top of page

See schooling differently


How do we see schooling differently?

Walking around many schools they look and feel the same as when we

attended school.

The world around us is completely different! The access to technology and the potential technology offers to learn. The classroom engagement! The interaction among peers! The many learning resources, physical and digital. Think about how LEARNING is taking place, in the classroom.


How learners interact in many ways has changed. They are aware of technology and in many instances have access to technology, even in underserved communities. Many young people are absorbed in the world of digital communication and interaction.

How are we teaching differently from the way we were taught?

How do we inspire creativity?


How do we incorporate the need for analytical analysis and critical thinking into lessons?

If we are teaching coding? Is it copy and paste? Or are we getting the learners to create their own code? Are they thinking about what they are doing?


How are we allowing learners to experience the learning? To recognise that they are unique individuals and see things differently from the person next to them?


How are we allowing for an awareness of the world around them? Allowing for the study and exploration of the world around them, such as the impact of climate change on their local community. Could learners come up with solutions to the problems? Do we promote this type of learning? It is all about, asking the right questions AND allowing learners to ask and formulate their OWN questions to be discussed and explored!


How are we teaching learners about sustainability and environmental awareness?

Are we growing vegetables and fruit at school? Are we encouraging learners to grow food in their backyards or if no backyard teaching them how to solve the problem by creating a living wall of edible plants?

Do we discuss issues that are impacting our lives? Such as discussing and addressing load shedding and getting children to think and experiment with solutions to solve the problem locally.

Making learning real and relevant. Learning that could potentially create jobs.

Learning that solving real problems empowers learning and empowers the learner. Such as incorporating ideas from the UNSDGs - exposing learners to real-world problems, and addressing ways to solve those problems in their communities.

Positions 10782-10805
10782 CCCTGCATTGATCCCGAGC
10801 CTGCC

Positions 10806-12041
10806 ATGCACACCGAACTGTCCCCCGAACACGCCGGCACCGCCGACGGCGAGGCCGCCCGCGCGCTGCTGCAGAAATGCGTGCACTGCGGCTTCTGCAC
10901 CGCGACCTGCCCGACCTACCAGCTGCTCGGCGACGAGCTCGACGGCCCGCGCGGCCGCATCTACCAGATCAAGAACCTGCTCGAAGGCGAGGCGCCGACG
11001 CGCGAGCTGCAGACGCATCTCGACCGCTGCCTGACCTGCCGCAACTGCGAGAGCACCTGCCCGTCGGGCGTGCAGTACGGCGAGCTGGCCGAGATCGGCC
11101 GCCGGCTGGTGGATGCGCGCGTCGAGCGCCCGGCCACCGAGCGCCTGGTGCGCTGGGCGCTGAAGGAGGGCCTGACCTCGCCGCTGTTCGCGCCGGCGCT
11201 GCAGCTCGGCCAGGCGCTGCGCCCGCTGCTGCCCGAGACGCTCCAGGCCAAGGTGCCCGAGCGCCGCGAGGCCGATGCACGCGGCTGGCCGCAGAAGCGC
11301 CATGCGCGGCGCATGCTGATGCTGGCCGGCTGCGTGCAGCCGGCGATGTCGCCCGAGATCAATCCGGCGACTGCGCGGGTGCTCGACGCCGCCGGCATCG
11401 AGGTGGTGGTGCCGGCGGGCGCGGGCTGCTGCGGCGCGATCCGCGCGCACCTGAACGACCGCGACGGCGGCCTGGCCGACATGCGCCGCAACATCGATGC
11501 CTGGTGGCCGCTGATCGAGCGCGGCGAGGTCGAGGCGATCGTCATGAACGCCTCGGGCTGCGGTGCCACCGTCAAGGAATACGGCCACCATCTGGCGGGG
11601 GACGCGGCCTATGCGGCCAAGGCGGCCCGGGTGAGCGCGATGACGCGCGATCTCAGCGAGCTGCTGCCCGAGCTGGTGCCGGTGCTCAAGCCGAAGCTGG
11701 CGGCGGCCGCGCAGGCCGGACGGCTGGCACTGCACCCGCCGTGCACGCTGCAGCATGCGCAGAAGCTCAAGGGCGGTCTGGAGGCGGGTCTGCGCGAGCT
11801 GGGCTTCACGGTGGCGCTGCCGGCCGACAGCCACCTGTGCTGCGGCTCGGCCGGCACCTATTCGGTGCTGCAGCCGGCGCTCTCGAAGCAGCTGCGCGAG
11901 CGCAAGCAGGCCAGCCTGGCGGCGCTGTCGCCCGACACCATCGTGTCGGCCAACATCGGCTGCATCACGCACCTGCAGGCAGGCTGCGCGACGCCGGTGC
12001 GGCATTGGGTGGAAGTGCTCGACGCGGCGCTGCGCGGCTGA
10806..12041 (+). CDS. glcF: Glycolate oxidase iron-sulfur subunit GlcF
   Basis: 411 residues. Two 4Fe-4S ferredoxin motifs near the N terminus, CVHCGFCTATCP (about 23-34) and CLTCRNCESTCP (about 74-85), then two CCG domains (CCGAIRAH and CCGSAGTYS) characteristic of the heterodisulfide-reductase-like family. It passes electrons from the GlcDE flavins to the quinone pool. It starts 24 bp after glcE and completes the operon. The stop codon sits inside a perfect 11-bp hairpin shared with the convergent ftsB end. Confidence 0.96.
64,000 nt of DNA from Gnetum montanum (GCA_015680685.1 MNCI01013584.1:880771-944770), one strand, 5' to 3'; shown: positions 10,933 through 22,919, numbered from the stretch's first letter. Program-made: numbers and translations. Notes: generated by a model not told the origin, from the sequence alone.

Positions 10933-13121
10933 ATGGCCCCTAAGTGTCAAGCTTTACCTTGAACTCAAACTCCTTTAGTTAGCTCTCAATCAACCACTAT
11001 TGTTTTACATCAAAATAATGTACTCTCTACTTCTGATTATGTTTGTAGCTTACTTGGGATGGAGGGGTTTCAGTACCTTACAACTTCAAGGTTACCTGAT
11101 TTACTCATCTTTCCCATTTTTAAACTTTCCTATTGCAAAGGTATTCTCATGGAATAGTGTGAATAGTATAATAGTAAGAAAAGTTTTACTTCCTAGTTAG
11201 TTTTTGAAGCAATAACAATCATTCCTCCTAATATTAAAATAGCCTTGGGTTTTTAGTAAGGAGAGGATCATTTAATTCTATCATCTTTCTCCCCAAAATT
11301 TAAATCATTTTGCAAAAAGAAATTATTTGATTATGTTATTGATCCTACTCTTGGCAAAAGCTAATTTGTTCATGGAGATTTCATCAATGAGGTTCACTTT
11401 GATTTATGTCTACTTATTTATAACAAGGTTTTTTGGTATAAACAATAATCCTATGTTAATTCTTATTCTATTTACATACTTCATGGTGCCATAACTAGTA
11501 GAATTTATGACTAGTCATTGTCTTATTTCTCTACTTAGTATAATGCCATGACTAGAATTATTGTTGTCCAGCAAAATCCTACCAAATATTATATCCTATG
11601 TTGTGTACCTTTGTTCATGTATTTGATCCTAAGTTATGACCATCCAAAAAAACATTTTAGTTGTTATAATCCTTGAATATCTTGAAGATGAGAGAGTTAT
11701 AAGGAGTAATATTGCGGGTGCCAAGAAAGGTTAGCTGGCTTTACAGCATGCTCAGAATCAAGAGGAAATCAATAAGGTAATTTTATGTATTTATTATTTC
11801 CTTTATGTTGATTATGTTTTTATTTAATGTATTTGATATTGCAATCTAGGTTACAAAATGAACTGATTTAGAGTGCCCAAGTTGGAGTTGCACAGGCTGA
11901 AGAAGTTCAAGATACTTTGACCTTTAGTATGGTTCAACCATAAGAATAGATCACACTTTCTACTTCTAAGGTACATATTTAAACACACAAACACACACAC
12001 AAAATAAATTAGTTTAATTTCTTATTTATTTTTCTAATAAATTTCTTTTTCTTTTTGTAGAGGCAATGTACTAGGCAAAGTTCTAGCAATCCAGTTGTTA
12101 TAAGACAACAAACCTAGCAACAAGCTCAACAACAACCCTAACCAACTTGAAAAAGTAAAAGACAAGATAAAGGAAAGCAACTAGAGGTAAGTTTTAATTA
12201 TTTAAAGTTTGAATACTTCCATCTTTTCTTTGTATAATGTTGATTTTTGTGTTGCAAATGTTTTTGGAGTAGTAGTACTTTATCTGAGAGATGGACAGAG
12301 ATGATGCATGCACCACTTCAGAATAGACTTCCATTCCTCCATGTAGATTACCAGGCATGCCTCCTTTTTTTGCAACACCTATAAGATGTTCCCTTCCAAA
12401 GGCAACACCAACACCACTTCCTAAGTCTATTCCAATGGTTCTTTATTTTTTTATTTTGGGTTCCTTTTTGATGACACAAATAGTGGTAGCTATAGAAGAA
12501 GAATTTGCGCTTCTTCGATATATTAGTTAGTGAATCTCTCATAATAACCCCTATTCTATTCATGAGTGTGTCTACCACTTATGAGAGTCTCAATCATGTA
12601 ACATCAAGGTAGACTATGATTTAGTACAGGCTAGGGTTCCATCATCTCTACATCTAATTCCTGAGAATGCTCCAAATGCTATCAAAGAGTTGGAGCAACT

PIRLs 2021 (Progress in International Reading Literacy Studies) report and the South Africa 2030 Reading Panel are saying our children can’t read for meaning. How are we actively teaching reading for meaning?


One example is to read and do! Read a section and build or make, thereby encouraging reading with comprehension and understanding. This is not just for little children, but all the way through - demonstrate your understanding!


Encouraging discussion and conversation. Building language skills, communication skills, confidence and self-assurance. Whatever age group we teach we should be allowing and encouraging dialogue, exchange of views, debate and deliberation in a safe learning space.


When teaching maths, are the maths problems relevant, adding meaning and understanding to the maths concepts?


As teachers, we truly need to empower our children to think, to be creative and to recognise that no matter who they are, they have the power to change and be an agent of change!


Inspire positive change agents for our country! We really need to see schooling and the way we teach differently!



What could you do to begin to change the way you teach? If as teachers we share ideas and explore the change, what an impact we could make in the lives of our learners, and in the country as a whole!


See schooling differently! Be an agent for positive change!


Share your ideas, I would love to hear from you.

e: info@karenwalstraconsulting.co.za

Karen.


Images from Slidesgo.com



Recent Posts

See All
bottom of page